Monday, April 18, 2011

Talking about bees from up on my soapbox.

On Saturday morning, my neighbor, Linda, and I went to meet with an old-time beekeeper south of us.  It was easy to spot his place - a rambling and rather ramshackle property, dotted with bee hives.  This property is on a country road that once was peopled by farmers.  It is now part-time peopled by folks from the Apple, with large, immaculate lawns, perfect paint, and perfect landscaping.  This has pretty much infuriated the beekeeper.  He has been in beekeeping since the early 60s.  During a long and informative visit (he talked to us for an hour and a half), we learned more than in our 5 weeks of beekeeping class. 

Back in the earlier days of beekeeping, it was NOT common for beekeepers to lose entire hives.  Then, thanks to the introduction of the Varroa destructor mite, transmitted unknowingly by a major pollinator from Florida, the bees of the northeast were decimated.  The Beekeeper lost 98 of his original 100 hives.  Slowly, over the course of the years, beekeepers have been working on breeding bees that are more resistant to the Varroa mite.  But there are even more obstacles that our little bees must overcome in order to thrive.  Meadows are disappearing.  Lawns are chemically treated, mowed and weeded to within an inch of their lives (as in his neighbors).  Large chemical corporations, like Monsanto, develop and sell GMOs and fertilizers and other unnatural treatments that affect our bees.  Even a bee that is resilient to the plague of mites, is left weak and ailing by other factors, which lower its resistance.  No wonder so many hives don't make it through the winter.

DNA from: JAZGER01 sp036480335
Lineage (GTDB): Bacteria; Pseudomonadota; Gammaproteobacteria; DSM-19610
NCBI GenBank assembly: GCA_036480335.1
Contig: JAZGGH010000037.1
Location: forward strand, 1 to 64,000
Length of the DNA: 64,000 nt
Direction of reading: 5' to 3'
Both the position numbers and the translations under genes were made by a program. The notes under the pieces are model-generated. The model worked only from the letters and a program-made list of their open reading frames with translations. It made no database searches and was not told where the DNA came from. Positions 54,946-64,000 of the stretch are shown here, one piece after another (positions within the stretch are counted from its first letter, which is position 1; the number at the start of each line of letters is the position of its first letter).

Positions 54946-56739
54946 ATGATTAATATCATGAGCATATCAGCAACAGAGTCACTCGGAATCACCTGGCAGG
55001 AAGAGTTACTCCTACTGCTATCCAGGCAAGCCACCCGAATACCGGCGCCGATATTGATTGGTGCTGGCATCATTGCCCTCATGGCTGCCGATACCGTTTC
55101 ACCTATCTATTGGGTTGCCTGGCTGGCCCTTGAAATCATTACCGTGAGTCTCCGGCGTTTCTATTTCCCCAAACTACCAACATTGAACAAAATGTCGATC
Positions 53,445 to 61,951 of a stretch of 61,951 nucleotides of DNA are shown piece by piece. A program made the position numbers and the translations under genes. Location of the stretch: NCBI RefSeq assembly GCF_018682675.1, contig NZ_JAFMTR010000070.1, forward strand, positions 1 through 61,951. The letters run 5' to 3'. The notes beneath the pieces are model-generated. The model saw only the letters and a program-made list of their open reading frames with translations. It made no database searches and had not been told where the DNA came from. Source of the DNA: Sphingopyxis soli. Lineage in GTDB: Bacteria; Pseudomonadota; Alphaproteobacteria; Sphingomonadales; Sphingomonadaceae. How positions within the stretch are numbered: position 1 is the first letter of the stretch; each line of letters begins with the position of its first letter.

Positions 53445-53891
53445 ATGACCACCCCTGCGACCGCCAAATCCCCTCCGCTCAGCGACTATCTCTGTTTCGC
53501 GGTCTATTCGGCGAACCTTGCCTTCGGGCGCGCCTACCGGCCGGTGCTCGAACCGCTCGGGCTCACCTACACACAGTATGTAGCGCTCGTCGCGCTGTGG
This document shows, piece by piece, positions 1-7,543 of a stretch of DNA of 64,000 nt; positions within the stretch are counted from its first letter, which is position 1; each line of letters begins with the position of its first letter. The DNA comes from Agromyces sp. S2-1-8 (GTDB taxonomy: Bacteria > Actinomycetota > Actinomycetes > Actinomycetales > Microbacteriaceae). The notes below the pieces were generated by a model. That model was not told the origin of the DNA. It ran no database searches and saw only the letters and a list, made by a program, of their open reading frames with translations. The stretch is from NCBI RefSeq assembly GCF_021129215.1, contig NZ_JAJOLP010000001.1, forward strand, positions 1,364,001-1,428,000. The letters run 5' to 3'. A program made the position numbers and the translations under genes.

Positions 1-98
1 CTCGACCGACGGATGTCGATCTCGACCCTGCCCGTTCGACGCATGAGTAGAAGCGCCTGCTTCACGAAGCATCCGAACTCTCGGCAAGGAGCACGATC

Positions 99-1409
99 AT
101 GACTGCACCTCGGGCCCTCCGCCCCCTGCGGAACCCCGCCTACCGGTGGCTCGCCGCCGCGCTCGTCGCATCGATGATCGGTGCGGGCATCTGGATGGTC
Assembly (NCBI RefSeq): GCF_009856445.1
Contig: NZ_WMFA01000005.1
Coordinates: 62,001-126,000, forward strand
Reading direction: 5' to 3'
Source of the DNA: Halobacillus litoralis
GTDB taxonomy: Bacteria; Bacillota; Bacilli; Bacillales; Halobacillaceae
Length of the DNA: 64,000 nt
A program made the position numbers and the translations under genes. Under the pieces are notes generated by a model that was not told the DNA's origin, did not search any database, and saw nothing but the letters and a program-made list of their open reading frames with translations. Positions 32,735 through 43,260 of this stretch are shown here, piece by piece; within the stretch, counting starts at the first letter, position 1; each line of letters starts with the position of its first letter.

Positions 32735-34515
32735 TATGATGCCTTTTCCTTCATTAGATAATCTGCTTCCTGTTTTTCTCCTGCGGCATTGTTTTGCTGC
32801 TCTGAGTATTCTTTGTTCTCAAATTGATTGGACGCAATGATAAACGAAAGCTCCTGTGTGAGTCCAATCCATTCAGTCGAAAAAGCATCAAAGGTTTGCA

Linda and I won't be getting bees from him this year.  He lost 21 of his 50 hives over the winter.  He will have to concentrate all year on building back his foundation stock.  I won't be setting up the two hives I wanted this year. I'm going to have to restock my one hive. But I've learned tons this year and that knowledge will hopefully make me a better keeper of my bees.

You would think that we would be totally frustrated by all this bad news -- be ready to throw in the towel.  We're not.  Everyone who raises bees has to stick with it.  Using local bees and being diligent about what they eat and where you place them; letting your lawns go to dandelions and clover; re-queening every other year - all these things will help bring back our bees.  We need to make sure local, state and federal government does not take away our right to raise bees.  Look into your local zoning.  Know what local farmers are spraying on their crops.  Read labels.  Write letters.  Get involved.


  1. Throw in the fact that up here, we don't have farms or farmers. Our bees have to make it on wild flowers that Nature provides or the limited amount of crops we beekeepers can plant specifically for our bees. I can't believe the number of hives your beekeeping friend lost! We lost three of our five hives over winter.

  2. So very sad. Most people are ignorant to the plight of the bee yet most of our food supply depends on that little insect. Lets hope people wake up real soon.

  3. AaaaaMen! We lost both of our first year hives and refuse to give up. As a matter of fact, coming back stronger and learning whatever we can. You are so right about the dandelions and clover...what are they hurting? Vanity, errrrr...really?! If only we could all have just a little bit broader brain pattern.

  4. Great post, Susan. I too get infuriated about being the only person within at least a 3 mile radius (that I know of) that lets her "lawn" be a "mow whatever grows" kind of operation, and I plant native plants that the bees love. The result is kind of a homegrown/redneck hodgepodge of plants but I love it this way - I'm sure that the manicured/chemical lawn people can't stand me. I live in an area where people's eyes still glaze over when I talk about bees or I still get the "ew! BEES?!" reaction, so frustrating.

  5. I think we should form a bee support group! At least we are on the right track - GO BEES!!!